NATIONAL HEALTH SERVICE: The Wessex Regional Health Authority's REGIONAL INFORMATION SYSTEM PLAN (RISP) project (commonly known as the "Wessex Health" project) was another high profile NHS super-system collapse, exposed by the BBC "Panorama" program in early 1994. It was a high functionality network system which "bit off more than it could chew". Ker (1994) provided more or less instant comment, identifying three of the Wessex team's critical mistakes. Firstly, the network transmission capability simply was not up to the traffic. Secondly, Wessex tried to do too much by attempting to pass document images around the network (image processing is always far slower than text processing). It was especially unnecessary, Ker states, to bring past microfilm archives into the system. This was computerising for computerising's sake, and the penalty was severe. And thirdly, there was concurrent change. Having completed the basic design in 1985-1987, the system then ran up against global NHS reorganisations. Administrative functions were pushed out from Regions onto Districts and from Districts onto Hospitals, thus "radically altering the information flow requirements" which had originally been analysed. But instead of starting again from scratch - and systems redesign is one of the (usually forgotten) costs of corporate reorganisations of this sort - Wessex tried to "make do and mend", and one of the golden rules of IT is that this is always a recipe for disaster.  Collins (1996) estimates the cost at "up to 63 million".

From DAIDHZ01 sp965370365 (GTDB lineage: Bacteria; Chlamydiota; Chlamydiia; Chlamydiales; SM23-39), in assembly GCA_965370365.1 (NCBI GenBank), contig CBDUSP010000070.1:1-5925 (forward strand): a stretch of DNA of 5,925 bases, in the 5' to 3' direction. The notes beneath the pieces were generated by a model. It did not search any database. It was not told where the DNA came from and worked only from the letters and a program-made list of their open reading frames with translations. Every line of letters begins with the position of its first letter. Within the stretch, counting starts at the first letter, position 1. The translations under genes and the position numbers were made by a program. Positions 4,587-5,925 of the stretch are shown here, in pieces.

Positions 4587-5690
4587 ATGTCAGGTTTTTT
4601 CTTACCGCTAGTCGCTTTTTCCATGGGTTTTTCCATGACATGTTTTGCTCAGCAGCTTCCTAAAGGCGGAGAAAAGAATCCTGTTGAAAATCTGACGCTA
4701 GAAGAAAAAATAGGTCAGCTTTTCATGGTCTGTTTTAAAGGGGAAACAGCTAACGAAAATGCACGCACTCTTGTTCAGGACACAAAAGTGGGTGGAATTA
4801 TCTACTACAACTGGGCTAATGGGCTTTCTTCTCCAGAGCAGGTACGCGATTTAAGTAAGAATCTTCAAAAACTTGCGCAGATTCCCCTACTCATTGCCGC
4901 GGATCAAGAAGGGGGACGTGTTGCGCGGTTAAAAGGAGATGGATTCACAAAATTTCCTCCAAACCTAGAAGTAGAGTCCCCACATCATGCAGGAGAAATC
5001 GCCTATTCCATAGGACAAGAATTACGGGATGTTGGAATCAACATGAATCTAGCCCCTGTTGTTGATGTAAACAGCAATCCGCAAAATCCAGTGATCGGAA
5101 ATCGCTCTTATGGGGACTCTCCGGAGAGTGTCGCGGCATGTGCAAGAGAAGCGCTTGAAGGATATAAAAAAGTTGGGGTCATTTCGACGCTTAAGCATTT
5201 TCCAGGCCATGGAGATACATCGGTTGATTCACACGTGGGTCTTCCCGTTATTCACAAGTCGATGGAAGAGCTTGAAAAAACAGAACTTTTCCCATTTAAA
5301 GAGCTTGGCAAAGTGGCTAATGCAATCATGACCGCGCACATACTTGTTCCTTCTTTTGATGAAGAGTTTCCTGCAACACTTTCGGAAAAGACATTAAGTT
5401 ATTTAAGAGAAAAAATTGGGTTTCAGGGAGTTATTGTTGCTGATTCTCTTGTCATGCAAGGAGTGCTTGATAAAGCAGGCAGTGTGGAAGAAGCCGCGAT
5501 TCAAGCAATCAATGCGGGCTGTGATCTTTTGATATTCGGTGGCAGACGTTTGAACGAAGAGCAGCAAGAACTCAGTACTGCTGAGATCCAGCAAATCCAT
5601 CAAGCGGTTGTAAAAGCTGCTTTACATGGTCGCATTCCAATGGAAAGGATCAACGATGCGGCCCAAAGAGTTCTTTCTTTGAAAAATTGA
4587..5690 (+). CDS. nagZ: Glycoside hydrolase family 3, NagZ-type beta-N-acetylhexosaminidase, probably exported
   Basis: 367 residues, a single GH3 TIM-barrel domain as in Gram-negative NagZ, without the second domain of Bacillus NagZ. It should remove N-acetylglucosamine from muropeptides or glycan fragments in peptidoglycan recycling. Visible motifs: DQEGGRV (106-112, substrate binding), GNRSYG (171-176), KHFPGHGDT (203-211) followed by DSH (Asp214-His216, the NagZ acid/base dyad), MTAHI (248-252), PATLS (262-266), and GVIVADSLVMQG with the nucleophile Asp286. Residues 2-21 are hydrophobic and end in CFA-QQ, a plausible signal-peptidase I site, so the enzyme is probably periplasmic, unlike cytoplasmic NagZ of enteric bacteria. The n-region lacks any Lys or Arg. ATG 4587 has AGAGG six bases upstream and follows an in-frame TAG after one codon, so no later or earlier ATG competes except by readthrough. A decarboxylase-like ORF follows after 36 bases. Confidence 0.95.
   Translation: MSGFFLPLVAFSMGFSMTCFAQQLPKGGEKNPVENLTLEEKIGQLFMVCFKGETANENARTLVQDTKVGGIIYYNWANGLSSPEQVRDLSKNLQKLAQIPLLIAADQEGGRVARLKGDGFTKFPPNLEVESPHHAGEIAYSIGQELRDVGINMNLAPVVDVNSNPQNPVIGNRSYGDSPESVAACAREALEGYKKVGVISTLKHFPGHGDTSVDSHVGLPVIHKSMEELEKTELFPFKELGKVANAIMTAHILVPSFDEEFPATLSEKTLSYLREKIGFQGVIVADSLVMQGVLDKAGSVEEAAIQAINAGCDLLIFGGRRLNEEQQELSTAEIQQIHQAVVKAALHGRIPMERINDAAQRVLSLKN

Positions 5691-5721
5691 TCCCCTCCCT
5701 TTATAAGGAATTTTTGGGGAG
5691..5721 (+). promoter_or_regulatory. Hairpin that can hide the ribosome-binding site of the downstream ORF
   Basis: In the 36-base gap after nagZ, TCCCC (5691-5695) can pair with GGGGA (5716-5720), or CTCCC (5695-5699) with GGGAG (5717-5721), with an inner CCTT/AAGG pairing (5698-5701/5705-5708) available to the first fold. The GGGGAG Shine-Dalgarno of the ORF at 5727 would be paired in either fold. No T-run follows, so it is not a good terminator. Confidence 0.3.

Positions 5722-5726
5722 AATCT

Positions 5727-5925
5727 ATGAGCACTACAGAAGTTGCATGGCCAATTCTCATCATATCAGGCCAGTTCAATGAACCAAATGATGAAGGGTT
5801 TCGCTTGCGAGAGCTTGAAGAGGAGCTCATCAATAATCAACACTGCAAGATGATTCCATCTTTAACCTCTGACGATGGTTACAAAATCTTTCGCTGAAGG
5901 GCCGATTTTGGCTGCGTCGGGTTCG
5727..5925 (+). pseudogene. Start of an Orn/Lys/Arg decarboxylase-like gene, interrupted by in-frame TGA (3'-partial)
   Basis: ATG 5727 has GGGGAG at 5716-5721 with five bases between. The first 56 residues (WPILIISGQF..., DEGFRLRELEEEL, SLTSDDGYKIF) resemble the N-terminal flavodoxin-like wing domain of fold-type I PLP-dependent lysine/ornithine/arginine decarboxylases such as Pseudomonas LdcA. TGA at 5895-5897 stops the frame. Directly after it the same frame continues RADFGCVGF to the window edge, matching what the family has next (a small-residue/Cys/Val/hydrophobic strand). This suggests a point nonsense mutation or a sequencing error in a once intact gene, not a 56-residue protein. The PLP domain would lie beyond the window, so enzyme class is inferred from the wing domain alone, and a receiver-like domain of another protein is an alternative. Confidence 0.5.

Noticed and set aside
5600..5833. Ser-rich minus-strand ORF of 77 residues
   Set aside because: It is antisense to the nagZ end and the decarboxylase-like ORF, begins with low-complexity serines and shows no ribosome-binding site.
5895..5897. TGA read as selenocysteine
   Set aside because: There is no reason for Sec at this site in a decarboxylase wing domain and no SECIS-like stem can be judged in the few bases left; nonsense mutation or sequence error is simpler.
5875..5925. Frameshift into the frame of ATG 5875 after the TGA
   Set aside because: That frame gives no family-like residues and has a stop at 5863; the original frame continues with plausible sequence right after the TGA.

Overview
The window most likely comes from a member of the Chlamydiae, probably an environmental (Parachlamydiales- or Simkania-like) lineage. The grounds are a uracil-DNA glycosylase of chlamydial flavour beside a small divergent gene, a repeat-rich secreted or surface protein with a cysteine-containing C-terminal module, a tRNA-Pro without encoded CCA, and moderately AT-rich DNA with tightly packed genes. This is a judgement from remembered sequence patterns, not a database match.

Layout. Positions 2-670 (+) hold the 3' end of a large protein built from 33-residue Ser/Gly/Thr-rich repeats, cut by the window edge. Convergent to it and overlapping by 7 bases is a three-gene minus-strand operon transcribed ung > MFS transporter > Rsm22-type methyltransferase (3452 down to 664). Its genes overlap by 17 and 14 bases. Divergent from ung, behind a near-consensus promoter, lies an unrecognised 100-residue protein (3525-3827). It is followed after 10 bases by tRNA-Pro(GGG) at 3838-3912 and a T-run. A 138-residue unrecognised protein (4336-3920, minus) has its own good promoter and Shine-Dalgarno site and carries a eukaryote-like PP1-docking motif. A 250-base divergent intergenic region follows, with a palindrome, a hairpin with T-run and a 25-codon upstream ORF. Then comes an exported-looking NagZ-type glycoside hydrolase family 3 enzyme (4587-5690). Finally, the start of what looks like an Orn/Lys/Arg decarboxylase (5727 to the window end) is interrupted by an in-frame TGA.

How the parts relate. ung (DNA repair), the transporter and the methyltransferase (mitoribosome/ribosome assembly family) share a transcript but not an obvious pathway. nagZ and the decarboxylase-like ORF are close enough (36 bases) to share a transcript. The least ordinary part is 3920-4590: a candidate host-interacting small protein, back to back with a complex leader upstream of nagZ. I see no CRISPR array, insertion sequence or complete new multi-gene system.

NATIONAL HEALTH SERVICE: The strategic plan for the ongoing modernisation of the British NHS relies heavily on bringing retail pharmacists into the chain of care. Thus "the government wants pharmacists to counsel some patients, be the first point of call for some of those with minor illnesses, manage repeat prescriptions, and in some areas handle primary prescribing" (Collins, 2004, p1). Unfortunately, this otherwise laudable proposal has not been fully thought through, for the 2.3 billion parallel upgrades to the NHS's IT systems had until recently overlooked that profession's needs. Pharmacists have played no direct part in drawing up the enhanced Requirements Specification, resulting in there being no allowance, for example, for an interface into the patient records system. And this despite a quarter of a century of continuous and very loud advice that user involvement is the sine qua non of successful IT project management!